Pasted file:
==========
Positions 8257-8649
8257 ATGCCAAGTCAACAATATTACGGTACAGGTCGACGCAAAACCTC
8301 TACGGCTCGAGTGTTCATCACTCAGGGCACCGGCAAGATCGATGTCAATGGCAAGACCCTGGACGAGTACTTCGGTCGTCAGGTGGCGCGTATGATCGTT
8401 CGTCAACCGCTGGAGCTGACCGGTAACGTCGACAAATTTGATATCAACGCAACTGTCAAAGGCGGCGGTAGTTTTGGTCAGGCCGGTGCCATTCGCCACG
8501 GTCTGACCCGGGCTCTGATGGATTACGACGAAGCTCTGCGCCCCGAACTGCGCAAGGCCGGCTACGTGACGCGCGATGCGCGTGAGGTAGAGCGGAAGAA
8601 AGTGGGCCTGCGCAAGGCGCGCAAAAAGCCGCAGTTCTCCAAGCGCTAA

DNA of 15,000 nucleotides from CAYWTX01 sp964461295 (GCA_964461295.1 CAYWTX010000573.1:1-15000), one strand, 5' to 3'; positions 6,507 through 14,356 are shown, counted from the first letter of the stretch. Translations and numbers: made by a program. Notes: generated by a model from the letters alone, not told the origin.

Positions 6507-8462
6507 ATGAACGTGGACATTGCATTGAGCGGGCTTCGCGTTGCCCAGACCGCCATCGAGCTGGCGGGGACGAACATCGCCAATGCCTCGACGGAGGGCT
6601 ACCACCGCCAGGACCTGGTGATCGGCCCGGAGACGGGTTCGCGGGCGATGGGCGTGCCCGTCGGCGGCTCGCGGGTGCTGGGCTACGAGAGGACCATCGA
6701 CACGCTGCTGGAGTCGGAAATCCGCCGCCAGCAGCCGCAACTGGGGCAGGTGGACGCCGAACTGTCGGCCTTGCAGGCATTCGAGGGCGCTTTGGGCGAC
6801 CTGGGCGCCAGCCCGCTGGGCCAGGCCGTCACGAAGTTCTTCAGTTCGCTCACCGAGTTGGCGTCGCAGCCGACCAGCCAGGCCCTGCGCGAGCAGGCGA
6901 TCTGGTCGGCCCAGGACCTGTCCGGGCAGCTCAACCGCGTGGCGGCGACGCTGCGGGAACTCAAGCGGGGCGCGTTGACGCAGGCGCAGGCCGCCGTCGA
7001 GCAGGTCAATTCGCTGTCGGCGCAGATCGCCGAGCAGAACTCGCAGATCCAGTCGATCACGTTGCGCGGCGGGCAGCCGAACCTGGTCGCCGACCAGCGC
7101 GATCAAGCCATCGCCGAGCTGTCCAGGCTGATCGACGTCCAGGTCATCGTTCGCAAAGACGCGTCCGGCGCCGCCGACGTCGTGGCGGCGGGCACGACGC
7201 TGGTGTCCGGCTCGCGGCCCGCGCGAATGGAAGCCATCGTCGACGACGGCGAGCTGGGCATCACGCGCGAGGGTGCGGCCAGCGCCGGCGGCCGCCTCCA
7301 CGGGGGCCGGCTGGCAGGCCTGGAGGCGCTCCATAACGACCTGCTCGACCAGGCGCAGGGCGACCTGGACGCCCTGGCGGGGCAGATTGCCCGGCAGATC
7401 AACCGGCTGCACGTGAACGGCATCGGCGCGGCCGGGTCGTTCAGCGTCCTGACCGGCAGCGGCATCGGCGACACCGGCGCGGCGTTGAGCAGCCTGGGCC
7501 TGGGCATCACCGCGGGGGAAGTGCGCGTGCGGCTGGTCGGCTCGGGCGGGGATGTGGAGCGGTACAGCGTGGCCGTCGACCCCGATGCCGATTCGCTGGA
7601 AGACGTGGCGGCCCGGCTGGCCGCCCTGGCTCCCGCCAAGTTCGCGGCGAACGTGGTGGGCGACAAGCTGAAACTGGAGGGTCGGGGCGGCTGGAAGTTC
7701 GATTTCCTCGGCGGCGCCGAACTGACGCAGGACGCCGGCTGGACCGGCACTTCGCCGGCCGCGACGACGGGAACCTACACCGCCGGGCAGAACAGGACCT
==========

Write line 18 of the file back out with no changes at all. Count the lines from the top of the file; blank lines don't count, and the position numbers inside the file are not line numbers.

7401 AACCGGCTGCACGTGAACGGCATCGGCGCGGCCGGGTCGTTCAGCGTCCTGACCGGCAGCGGCATCGGCGACACCGGCGCGGCGTTGAGCAGCCTGGGCC